Retrospective analog year analyses using NASA satellite data, a metric of improvements to USDA world agricultural estimates


The USDA World Agricultural Outlook Board (WAOB) is responsible for monitoring weather and climate impacts on domestic and foreign crop development. One of WAOB’s primary goals is to determine the net cumulative effect of weather and climate anomalies on final crop yields. To this end, a broad array of information is consulted, including maps, charts, and time series of recent weather, climate, and crop observations; numerical output from weather and crop models; and reports from the press, USDA attachés, and foreign governments. The resulting agricultural weather assessments are published in the Weekly Weather and Crop Bulletin, to keep farmers, policy makers, and commercial agricultural interests informed of weather and climate impacts on agriculture. Because both the amount and timing of precipitation significantly impact crop yields, WAOB often uses precipitation time series to identify growing seasons with similar weather patterns and help estimate crop yields for the current growing season, based on observed yields in analog years. Although, historically, these analog years are identified through visual inspection, the qualitative nature of this methodology sometimes precludes the definitive identification of the best analog year. One goal of this study is to introduce a more rigorous, statistical approach for identifying analog years. This approach is based on a modified coefficient of determination, termed the analog index (AI). The derivation of AI will be described. Another goal of this study is to compare the performance of AI for time series derived from surface-based observations vs. satellite-based measurements (NASA TRMM and other data). Five study areas and six growing seasons of data were analyzed (2003-2007 as potential analog years and 2008 as the target year). Results thus far show that, for all five areas, crop yield estimates derived from satellite-based precipitation data are closer to measured yields than are estimates derived from surface-based precipitation measurements. Work is continuing to include satellite-based surface soil moisture data and model-assimilated root zone soil moisture. This study is part of a larger effort to improve WAOB estimates by integrating NASA remote sensing observations and research results into WAOB’s decision-making environment. Submitted by: William Teng, NASA GES DISC (Wyle IS), [email protected]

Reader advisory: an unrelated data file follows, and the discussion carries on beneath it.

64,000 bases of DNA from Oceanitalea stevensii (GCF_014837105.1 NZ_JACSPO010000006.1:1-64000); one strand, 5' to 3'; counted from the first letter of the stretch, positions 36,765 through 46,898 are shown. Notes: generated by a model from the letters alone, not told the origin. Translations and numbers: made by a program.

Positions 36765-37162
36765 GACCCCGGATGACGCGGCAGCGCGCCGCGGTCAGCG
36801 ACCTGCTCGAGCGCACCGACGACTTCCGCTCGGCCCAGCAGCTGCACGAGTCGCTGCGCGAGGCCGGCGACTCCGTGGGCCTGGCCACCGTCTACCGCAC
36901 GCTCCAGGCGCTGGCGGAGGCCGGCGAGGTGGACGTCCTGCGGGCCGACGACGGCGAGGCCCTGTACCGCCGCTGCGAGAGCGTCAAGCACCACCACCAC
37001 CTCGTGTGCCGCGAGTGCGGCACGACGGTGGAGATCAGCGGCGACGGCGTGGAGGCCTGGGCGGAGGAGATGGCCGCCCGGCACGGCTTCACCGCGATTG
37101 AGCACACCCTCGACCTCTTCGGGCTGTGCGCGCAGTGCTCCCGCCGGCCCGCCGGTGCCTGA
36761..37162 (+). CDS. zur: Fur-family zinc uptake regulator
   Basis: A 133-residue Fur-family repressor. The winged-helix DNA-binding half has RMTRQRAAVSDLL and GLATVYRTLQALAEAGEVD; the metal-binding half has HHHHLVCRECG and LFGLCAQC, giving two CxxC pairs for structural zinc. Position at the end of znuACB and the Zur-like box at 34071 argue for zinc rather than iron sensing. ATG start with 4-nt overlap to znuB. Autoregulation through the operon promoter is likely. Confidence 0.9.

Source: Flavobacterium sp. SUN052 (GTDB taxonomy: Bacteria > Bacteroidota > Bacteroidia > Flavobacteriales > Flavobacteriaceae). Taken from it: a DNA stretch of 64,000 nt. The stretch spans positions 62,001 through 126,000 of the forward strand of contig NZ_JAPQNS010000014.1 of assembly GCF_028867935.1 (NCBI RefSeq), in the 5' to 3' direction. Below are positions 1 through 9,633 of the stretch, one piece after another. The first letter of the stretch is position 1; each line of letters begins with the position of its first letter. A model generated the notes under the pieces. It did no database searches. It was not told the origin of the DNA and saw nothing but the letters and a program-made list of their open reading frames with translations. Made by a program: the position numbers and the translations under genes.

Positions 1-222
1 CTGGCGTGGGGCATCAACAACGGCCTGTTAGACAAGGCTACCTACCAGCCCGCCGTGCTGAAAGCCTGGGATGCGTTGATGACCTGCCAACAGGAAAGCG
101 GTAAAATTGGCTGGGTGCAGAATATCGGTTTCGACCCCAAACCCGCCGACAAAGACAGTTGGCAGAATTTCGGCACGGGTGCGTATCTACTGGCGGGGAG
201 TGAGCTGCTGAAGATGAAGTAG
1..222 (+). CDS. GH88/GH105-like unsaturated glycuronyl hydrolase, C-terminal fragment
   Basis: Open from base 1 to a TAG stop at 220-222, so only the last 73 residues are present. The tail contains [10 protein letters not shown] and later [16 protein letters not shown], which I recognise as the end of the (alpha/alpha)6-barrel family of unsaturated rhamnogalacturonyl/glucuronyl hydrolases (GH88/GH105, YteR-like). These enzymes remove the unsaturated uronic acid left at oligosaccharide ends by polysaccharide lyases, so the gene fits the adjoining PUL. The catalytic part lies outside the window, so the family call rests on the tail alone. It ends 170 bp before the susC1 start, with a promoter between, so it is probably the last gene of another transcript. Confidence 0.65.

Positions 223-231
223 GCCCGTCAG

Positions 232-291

Name: William Teng
Organization(s): NASA GES DISC